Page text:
The Buckeye Thread

Discussion in 'General breed discussions & FAQ' started by Happy Chooks, Jul 10, 2013.

  1. slfarms

    slfarms Chillin' With My Peeps

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    The peacomb assists the Buckeye in being an excellent fowl for cold weather in addition to the heavier body mass to keep it warm.

    In the past and present I've observed pea combs of different sizes on show and utility buckeyes. SOP states it should be a medium comb for males.

    Why do you think we see such a wide variety when we should be breeding towards a comb that fits the SOP description?
     
    Last edited: Nov 21, 2013
  2. HappyBuckeye

    HappyBuckeye Out Of The Brooder

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    I've noticed that as well, I really just think there's a huge variation in numerous traits with the Buckeye breed. I'm not sure you can really improve the breed AS A WHOLE without identifying flaws and working towards a common goal such as the SoP. Perhaps the SoP is just too vague and open for multiple interpretations and that's why you see such a patchwork from farm to farm and show to show.
     
  3. Wynette

    Wynette Moderator Staff Member

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    With other comb types, they vary greatly depending upon where the strain was originally from. With single combs, we find strains raised in the south have MUCH larger combs than their Midwestern or Northern cousins. Combs dissipate heat, and so it's thought that the larger Southern combs have developed in large part to assist with cooling.

    I wonder if the Buckeye breed is similar?

    Typically, comb issues are very low-point faults; it's one of the last thing that most breeders work on after body type issues are resolved. I would be curious what our judges here on BYC say about the Buckeye comb and point value for what they would consider a comb that's too large or too small.
     
  4. Fred's Hens

    Fred's Hens Chicken Obsessed Premium Member

    Variety and inconsistencies in what is currently seen in the Buckeye may simply be the result of a breed desperately trying to come back from the brink of neglect, if not near extinction, no?. There are more than a few breeds in this precarious place, the Buckeye is not alone. With more folks drawn to and working together in keeping, breeding and improving them, such wide inconsistencies can be toned down perhaps. Here's wishing all the Buckeye folks a great February breeding season ahead. Step by step. Stay at it.
     
    Last edited: Nov 21, 2013
    4 people like this.
  5. fowlman01

    fowlman01 Overrun With Chickens

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    That is my opinion as well Fred.

    Walt
     
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  6. slfarms

    slfarms Chillin' With My Peeps

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    I have noticed in summer that my boys combs swell larger because of the heat. :).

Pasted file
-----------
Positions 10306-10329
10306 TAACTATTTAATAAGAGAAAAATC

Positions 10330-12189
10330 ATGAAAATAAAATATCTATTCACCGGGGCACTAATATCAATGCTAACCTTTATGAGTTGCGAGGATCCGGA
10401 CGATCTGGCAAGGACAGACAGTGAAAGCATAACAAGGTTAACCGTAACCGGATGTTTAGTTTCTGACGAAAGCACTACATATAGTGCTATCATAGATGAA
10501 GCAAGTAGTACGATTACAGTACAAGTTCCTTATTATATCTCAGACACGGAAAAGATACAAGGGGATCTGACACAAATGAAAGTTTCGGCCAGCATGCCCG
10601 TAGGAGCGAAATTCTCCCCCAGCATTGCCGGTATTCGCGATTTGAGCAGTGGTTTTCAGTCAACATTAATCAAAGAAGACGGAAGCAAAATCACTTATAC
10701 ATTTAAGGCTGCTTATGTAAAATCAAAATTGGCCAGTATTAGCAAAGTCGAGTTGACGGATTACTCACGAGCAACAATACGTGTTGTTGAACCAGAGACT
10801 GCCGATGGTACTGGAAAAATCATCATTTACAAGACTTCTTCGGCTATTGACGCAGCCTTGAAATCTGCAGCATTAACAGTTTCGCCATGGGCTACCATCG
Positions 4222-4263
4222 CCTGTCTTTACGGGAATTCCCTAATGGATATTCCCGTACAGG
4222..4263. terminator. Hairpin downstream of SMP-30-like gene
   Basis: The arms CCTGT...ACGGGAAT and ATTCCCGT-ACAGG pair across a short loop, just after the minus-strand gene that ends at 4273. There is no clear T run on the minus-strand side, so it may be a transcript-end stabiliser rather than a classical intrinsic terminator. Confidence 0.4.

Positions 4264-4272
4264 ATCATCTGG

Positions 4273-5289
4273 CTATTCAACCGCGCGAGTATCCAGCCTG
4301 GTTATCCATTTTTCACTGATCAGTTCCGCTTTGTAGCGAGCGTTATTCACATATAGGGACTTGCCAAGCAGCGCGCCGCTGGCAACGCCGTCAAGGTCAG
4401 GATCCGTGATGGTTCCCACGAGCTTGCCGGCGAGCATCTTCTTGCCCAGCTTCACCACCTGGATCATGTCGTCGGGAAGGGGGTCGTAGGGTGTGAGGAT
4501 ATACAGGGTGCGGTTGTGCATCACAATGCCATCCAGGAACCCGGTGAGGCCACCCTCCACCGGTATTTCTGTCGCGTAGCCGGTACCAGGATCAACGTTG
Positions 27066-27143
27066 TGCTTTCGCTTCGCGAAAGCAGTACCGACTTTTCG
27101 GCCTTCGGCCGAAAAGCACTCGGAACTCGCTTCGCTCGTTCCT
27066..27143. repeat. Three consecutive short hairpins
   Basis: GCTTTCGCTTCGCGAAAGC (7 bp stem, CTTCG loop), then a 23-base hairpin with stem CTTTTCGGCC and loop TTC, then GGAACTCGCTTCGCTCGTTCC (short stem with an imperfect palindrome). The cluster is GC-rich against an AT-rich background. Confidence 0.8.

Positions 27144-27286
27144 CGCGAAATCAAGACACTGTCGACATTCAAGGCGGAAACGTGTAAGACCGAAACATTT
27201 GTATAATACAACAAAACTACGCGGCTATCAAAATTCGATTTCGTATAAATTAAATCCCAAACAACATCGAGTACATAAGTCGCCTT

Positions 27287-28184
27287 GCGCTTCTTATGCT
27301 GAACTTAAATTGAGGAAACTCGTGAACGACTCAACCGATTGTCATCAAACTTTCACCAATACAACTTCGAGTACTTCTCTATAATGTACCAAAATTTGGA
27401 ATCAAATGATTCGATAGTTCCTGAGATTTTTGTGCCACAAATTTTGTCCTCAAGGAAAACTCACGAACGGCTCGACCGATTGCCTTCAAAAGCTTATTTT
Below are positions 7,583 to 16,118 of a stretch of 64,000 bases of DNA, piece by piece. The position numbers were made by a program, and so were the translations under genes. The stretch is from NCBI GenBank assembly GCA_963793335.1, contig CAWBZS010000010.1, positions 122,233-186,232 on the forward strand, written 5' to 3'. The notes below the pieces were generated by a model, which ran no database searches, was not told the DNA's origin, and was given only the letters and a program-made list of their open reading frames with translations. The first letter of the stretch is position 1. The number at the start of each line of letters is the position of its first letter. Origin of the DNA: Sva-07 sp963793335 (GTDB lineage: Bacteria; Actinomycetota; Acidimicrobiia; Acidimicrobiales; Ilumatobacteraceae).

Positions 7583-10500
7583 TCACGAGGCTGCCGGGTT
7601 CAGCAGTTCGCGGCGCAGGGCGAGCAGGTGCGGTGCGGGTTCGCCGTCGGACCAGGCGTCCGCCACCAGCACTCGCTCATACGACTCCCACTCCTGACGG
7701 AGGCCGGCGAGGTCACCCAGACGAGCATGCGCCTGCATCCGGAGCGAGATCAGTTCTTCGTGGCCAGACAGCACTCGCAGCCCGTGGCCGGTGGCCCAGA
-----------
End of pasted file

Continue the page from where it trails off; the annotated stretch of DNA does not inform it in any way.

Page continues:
I've seen at some shows were the judge actually marked a pen card with "comb to large". I like when the judges make notes like that so that all can learn when observing their breed of choice at shows. It helps us learn :)
     
  7. slfarms

    slfarms Chillin' With My Peeps

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    I have to agree as well when it's pointed out like that. We are all rebuilding the breed to match the SOP. Hatching starts in January for me. I can't wait to see the dark biddies :)
     
  8. buckeyechicken

    buckeyechicken Chillin' With My Peeps

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    What would be the proper dimension of the comb? I keep hearing medium comb to someone that has no idea what a medium comb is it is hard for new comers to know what to breed to or look for when selecting their breeding stock.
     
  9. JoshU

    JoshU Chillin' With My Peeps

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    Very good question. Medium compared to what? Well IMO you have to read the whole standard. And also the whole description. It also says close to the head. So if you see a big space between the peas on the comb and the skull, I would call that larger than medium. I am looking for minimal space between well defined peas and 3 straight rows. And the hens should be small but still have 3 defined rows. My feeling is that the females are the key to this. If your female combs are showing any space off the head then I believe they will throw too large a comb in their offspring. Especially the males. I am looking more so at what traits my females are carrying as far as type more so than my males. Not completely but I believe the female is the key. This is all my opinion and only from a few short years of breeding and tons of research. I am no expert bit I believe what Nettie and a few successful breeders have to say. I'm having success in my birds so far in my opinion again.
     
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  10. fowlman01

    fowlman01 Overrun With Chickens

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    Good point Josh people forget about the female comb because it is not as noticeable as the male.

    Walt
     

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